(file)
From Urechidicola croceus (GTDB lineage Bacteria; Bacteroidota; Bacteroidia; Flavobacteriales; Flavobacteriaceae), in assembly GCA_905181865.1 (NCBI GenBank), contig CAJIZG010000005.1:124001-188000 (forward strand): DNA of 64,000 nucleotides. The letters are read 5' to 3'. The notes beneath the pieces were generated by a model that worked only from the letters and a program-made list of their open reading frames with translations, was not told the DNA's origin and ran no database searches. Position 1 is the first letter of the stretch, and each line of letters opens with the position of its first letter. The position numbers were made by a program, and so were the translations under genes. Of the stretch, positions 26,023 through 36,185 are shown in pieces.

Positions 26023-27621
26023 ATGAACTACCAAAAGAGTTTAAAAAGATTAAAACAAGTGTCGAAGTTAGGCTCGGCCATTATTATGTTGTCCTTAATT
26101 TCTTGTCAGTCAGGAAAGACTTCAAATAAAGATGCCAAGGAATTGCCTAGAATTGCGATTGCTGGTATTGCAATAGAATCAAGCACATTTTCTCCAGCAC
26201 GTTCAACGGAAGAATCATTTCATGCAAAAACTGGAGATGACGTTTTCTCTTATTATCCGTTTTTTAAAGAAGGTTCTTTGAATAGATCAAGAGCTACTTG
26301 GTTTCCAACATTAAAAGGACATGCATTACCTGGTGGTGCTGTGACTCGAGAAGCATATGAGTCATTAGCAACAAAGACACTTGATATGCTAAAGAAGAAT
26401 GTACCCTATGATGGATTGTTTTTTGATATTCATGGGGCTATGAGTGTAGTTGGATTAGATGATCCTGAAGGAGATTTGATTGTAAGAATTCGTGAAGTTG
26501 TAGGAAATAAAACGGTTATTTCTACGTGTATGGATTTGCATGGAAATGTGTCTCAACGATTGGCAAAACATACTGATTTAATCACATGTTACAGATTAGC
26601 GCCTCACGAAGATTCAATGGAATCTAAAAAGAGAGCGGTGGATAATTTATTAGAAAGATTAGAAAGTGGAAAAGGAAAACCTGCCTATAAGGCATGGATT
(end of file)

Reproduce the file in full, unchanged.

From Urechidicola croceus (GTDB lineage Bacteria; Bacteroidota; Bacteroidia; Flavobacteriales; Flavobacteriaceae), in assembly GCA_905181865.1 (NCBI GenBank), contig CAJIZG010000005.1:124001-188000 (forward strand): DNA of 64,000 nucleotides. The letters are read 5' to 3'. The notes beneath the pieces were generated by a model that worked only from the letters and a program-made list of their open reading frames with translations, was not told the DNA's origin and ran no database searches. Position 1 is the first letter of the stretch, and each line of letters opens with the position of its first letter. The position numbers were made by a program, and so were the translations under genes. Of the stretch, positions 26,023 through 36,185 are shown in pieces.

Positions 26023-27621
26023 ATGAACTACCAAAAGAGTTTAAAAAGATTAAAACAAGTGTCGAAGTTAGGCTCGGCCATTATTATGTTGTCCTTAATT
26101 TCTTGTCAGTCAGGAAAGACTTCAAATAAAGATGCCAAGGAATTGCCTAGAATTGCGATTGCTGGTATTGCAATAGAATCAAGCACATTTTCTCCAGCAC
26201 GTTCAACGGAAGAATCATTTCATGCAAAAACTGGAGATGACGTTTTCTCTTATTATCCGTTTTTTAAAGAAGGTTCTTTGAATAGATCAAGAGCTACTTG
26301 GTTTCCAACATTAAAAGGACATGCATTACCTGGTGGTGCTGTGACTCGAGAAGCATATGAGTCATTAGCAACAAAGACACTTGATATGCTAAAGAAGAAT
26401 GTACCCTATGATGGATTGTTTTTTGATATTCATGGGGCTATGAGTGTAGTTGGATTAGATGATCCTGAAGGAGATTTGATTGTAAGAATTCGTGAAGTTG
26501 TAGGAAATAAAACGGTTATTTCTACGTGTATGGATTTGCATGGAAATGTGTCTCAACGATTGGCAAAACATACTGATTTAATCACATGTTACAGATTAGC
26601 GCCTCACGAAGATTCAATGGAATCTAAAAAGAGAGCGGTGGATAATTTATTAGAAAGATTAGAAAGTGGAAAAGGAAAACCTGCCTATAAGGCATGGATT